This paper seeks to better understand the historic origins of current differences in norms and beliefs about the appropriate role of women in society. We test the hypothesis that traditional agricultural practices influenced the historic gender division of labor and the evolution and persistence of gender norms. We find that, consistent with existing hypotheses, the descendants of pre-industrial societies that practiced plough agriculture, today have lower rates of female participation in the work place, in politics, and in entrepreneurial activities, as well as attitudes reflecting gender inequality. We identify the causal impact of traditional plough use on gender norms today by exploiting variation in the historic geo-climatic suitability of the environment for growing crops that differentially benefited from the adoption of the plough. Our IV estimates, based on this variation, support the findings from OLS. To isolate the importance of cultural transmission as a mechanism, we examine female labor force participation of second generation immigrants living within the US.
With contributions from more than 100 specialists in gender, agriculture and rural development. Combines descriptive accounts of national and international experiences in agricultural investment with practical guidance on designing strategies that capitalize on gender equality and women's empowerment.
Progress H. Nyanga, Fred H. Johnsen, Thomson H. Kalinda
Conservation Agriculture (CA) is increasingly taking a central stage in agricultural policies and rural development among developing countries like Zambia. The challenge of gender gaps in agriculture has persisted despite efforts of gender mainstreaming. This paper assesses gender based impacts of conservation agriculture (CA) basins among smallholder farmers under the Conservation Agriculture Programme (CAP) in Zambia. Qualitative and quantitative approaches were used to collect data. Quantitative data was analysed mainly by descriptive statistics and qualitative data by thematic and content analysis. Results indicated that women and children experienced reduction in labour with respect to clearing of fields before tillage and during weeding where herbicides were used correctly. Improvement in household food security was also reported. Digging of CA basins was labour intensive and the chaka hoe was heavy for women. Labour requirement for women and children was more than for men during hand weeding. Herbicides have increased labour requirements for men because they are predominantly involved in spraying. Women needed to reduce their labour during weeding but feared that the use of herbicides would increase food insecurity during hunger peak period. This was because the use of herbicides is inconsistent with the practice of mixed cropping and selection of valuable wild vegetables that were important for food security. Results suggest that usage of herbicide such as atrazine could have health concerns that may affect women more than men. Use of herbicides raises questions as to what extent CA is environmentally sustainable. Interventions in CA need to be both gender sensitive and minimise tradeoffs between health concerns, socio-economic benefits and environmental sustainability.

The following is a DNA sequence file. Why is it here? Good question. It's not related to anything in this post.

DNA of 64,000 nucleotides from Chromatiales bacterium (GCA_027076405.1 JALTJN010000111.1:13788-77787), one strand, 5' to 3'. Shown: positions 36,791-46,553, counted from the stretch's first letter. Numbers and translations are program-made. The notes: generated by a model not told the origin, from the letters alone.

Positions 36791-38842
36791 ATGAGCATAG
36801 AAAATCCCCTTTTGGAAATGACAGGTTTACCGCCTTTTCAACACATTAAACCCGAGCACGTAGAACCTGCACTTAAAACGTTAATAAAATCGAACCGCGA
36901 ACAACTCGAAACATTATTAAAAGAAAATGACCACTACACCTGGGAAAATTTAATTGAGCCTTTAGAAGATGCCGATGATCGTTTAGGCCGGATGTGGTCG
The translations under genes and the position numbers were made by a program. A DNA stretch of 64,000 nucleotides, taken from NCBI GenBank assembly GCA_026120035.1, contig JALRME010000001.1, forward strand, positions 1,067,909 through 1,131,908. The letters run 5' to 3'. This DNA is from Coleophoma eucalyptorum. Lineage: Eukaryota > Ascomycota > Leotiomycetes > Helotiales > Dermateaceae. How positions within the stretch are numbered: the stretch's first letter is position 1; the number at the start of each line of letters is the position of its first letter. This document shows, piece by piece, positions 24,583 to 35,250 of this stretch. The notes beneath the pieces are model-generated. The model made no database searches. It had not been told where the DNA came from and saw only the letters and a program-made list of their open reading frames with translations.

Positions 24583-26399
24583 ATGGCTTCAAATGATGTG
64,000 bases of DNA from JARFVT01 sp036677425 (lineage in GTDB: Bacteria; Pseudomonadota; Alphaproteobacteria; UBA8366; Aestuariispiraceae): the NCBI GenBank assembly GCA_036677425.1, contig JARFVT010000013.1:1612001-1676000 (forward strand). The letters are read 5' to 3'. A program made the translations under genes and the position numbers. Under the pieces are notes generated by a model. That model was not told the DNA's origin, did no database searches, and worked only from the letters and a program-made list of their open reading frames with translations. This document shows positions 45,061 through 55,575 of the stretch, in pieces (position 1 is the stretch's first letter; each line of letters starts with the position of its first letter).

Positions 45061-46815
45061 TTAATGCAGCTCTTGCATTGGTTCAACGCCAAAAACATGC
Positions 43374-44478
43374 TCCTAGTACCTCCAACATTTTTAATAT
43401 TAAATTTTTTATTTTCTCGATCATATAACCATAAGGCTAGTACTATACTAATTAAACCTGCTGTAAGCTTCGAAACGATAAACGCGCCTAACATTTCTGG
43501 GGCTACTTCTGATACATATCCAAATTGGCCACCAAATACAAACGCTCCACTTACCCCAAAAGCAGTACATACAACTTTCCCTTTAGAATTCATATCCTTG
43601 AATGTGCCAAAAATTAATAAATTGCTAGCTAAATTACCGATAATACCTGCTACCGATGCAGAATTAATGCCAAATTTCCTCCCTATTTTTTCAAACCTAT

This guide focuses on the household and community level and provides users with resources and tools for collecting, analysing and sharing gender-sensitive information about agricultural communities, households and individual household members who are facing climatic changes.